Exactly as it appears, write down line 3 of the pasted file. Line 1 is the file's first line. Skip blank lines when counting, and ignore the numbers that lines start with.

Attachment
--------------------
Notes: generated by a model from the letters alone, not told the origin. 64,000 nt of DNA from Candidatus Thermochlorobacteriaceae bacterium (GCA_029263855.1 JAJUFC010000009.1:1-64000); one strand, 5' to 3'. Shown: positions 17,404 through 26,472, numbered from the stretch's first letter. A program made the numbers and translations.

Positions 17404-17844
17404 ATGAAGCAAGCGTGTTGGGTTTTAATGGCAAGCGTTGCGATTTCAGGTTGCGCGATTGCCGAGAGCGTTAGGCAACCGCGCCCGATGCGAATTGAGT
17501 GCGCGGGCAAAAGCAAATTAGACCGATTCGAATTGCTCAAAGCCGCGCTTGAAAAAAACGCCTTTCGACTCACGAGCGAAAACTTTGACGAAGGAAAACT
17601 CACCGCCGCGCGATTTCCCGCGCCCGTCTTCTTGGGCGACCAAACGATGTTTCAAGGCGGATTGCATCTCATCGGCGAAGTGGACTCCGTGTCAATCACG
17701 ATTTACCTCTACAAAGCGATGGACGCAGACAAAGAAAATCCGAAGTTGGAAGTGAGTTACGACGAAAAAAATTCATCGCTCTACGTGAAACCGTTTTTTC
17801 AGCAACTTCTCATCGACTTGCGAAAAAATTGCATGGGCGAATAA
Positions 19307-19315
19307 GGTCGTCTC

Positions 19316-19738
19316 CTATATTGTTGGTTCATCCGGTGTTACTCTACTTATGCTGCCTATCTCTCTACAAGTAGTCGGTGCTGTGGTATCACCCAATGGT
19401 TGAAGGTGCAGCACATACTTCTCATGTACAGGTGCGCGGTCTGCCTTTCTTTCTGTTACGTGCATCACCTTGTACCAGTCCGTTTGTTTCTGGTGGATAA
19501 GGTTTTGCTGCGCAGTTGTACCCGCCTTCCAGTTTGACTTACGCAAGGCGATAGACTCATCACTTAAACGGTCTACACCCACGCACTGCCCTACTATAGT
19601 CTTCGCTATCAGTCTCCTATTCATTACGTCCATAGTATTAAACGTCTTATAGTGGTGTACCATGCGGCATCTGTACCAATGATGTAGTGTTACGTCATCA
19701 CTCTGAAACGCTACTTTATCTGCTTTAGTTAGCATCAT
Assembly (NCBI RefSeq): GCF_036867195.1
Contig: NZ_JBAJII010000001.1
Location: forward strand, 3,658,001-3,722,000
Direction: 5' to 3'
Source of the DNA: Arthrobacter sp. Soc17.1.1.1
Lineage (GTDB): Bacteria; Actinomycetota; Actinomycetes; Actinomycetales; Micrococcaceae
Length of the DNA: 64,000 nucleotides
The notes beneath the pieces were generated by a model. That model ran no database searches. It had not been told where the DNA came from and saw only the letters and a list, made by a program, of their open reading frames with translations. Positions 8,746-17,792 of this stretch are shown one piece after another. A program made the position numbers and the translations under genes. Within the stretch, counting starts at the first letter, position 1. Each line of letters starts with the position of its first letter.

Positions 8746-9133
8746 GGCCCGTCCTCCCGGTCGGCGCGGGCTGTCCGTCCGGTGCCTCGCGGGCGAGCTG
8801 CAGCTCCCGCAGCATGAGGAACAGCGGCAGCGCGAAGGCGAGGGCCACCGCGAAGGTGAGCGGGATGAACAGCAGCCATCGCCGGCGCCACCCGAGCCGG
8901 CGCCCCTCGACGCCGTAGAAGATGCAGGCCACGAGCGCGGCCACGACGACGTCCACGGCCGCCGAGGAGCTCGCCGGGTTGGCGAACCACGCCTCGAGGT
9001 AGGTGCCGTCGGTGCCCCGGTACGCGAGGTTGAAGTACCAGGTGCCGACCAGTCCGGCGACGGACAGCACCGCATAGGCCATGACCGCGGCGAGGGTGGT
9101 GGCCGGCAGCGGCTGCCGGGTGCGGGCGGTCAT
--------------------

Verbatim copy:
17404 ATGAAGCAAGCGTGTTGGGTTTTAATGGCAAGCGTTGCGATTTCAGGTTGCGCGATTGCCGAGAGCGTTAGGCAACCGCGCCCGATGCGAATTGAGT